Careers page best practices: How to attract talent

Joe Caccavale

15

July

2020

|

4

minute read

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Stop.

Open a new tab.

Go to your website’s careers page (or team page if you don’t have one yet).

Ask yourself this: would YOU apply for a job based on your company’s careers page?

52% of candidates first seek out a company's website to learn more about an employer.

If you want talent to come to you (and not your competitors), your careers page needs to be optimised for conversion.

So, here are our careers page best practices...

Sell your company’s mission and values 

Just like any other part of your website, your careers page should sell your company.

If you don’t have a flashy office or heaps of benefits to show off, that’s fine - sell candidates on your mission and values instead, since they’re what really matters.

What does your company stand for?

What cause can candidates get behind?

You don’t have to be saving lives or rescuing donkeys to have a mission worth signing up for, whether you’re bringing change to your sector or building a cool new bit of tech, make it sound like something candidates can buy into.

Candidates will be drawn to a mission-lead company, but nobody works for free.

Be clear about the benefits and salary they can expect, as well as any remote working options.

You can bet your competitors aren’t listing salaries on their website, so by being upfront you’ll make your organisation seem more transparent.

Would you rather apply for a job where you knew what you’d actually be paid?

Or one where you didn’t find that out until the end of the process?

Describe what it’s like to work there

According to Linkedin, the #1 obstacle candidates experience when searching for a job is not knowing what it’s like to work at an organisation. 

This concern is easy to address - make sure your careers page provides a genuine insight into the culture and working environment candidates can expect. 

To appear as transparent and human as possible, you’ll want to avoid stock photos at all costs.

As an employer, you want to appear open and genuine.

Here’s another insight that you can act on: 56% see employer branding as the most important factor when choosing where to work

So, if your company is genuinely a great place to work, you need to be making some noise about it.

Try sharing Glassdoor reviews -  according to a 2019 Hubspot report, 96% of global employees who changed jobs checked potential employers’ reputation.

Plus, candidates trust the company's employees 3x more than the company to provide credible information on what it's like to work there… so get sharing those reviews!

Show that you care about diversity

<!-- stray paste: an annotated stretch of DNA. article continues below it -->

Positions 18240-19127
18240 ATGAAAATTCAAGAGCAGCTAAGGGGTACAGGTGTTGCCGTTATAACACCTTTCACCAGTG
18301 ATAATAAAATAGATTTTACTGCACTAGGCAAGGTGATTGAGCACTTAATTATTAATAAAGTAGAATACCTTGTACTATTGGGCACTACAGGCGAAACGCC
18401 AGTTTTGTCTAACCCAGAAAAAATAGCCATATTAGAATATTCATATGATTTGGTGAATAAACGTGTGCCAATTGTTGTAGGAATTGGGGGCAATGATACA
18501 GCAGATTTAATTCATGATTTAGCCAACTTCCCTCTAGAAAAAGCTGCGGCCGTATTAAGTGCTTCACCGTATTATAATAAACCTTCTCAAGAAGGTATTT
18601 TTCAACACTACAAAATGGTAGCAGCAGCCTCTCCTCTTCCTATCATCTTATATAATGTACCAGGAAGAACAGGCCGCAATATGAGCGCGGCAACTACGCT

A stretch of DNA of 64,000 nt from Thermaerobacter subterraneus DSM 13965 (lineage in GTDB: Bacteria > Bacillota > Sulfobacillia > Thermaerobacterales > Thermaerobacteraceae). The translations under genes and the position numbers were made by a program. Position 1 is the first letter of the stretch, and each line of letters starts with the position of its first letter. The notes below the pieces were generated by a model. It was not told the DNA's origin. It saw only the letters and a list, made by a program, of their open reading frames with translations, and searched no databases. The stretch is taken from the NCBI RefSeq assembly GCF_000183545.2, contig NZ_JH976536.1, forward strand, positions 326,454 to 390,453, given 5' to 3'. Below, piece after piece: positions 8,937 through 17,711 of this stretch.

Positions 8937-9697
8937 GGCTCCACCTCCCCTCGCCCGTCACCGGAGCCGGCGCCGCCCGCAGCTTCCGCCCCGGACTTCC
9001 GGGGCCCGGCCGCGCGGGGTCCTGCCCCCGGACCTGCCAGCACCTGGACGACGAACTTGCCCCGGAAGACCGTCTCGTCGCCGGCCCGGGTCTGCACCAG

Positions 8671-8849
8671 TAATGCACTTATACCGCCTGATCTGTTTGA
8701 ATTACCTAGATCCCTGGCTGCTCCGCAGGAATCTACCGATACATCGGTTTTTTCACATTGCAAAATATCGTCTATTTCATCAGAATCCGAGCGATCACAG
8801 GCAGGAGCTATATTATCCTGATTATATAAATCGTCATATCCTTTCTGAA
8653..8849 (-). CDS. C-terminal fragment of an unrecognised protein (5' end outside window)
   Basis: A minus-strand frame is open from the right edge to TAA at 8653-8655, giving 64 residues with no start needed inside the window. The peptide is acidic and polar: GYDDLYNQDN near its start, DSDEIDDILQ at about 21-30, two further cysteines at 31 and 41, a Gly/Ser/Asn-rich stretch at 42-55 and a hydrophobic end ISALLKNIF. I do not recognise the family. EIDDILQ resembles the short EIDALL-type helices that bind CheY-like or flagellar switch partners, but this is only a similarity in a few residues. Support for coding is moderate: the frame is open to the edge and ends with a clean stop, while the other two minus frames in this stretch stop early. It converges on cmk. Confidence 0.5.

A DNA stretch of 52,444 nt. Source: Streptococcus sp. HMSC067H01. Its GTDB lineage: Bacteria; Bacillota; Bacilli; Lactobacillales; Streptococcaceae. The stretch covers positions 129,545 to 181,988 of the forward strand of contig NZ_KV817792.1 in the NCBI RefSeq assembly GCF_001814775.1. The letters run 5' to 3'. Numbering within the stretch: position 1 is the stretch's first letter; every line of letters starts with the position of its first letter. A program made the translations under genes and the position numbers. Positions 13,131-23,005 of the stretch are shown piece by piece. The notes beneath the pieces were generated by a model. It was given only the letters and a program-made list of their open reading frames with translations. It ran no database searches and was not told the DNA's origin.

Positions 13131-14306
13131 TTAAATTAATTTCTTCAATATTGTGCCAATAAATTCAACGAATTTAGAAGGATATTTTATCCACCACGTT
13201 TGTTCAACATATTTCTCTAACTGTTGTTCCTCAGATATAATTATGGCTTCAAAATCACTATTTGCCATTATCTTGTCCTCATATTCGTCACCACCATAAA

Glassdoor’s data found that 57% of employees want their company to do more to increase diversity.

Can you show that your company cares about diversity?

Is your culture inclusive?

Addressing candidates’ diversity concerns doesn’t mean reeling off stats and bombarding candidates with photos of employees from minority backgrounds.

Instead, simply be explicit about what your company is doing to improve diversity and maintain an inclusive culture.

Use inclusive language 

The words you use carry subconscious meaning. 

Without evening being aware of it yourself, you’re painting a picture of what your team is like - a picture than often deters certain candidates.

Terms like ‘leader’ or ‘driven’ have masculine associations.

So, overuse of these masculine-coded words will signal to female candidates that they wouldn’t fit in.

Ideally, careers page best practice would have you write neutral-coded copy, but not to worry if it turns out to be more feminine-coded. The effect above does not work in reverse: men will not be put off by feminine-coded language.

We built a Job Description Analysis Tool that detects gender-coding and reading burden (which can be used for careers pages too).

Avoid excessive jargon and buzzwords too.

Candidates won’t be impressed by your ‘spearheading’ or ‘needle-moving’.

Your aim should be to seem like down-to-earth, caring people - this isn’t an episode of Suits.

You want to give candidates a snapshot of what your company is all about and what it’s like to work there. Try to keep your careers page concise and snappy - write in short sentences and avoid the dreaded ‘wall of text’... because top talent ain’t got no time for that!


Be upfront about what the hiring process entails 

Hiring can be a daunting process.

The more you can do to put candidates’ minds at ease, the more applications you’ll receive.

You’ve (hopefully) been transparent around salary and culture, why not be upfront about the hiring process itself too?

Risk-averse candidates will be less likely to qualify themselves out if you remove the guesswork from the process.

Below is a little chunk of copy we like to leave at the bottom of all our job descriptions, which could also be used for a careers page.


You’ve followed careers page best practice and optimised for conversion, but what about your job descriptions? We built this Job Description Template to help you write high-converting job descriptions using behavioural science research.  



Applied was built using behavioural science so that every step of the process is as predictive and inclusive as possible. Read more about how we’re changing the way teams hire via our free resources, or go ahead and start your free trial.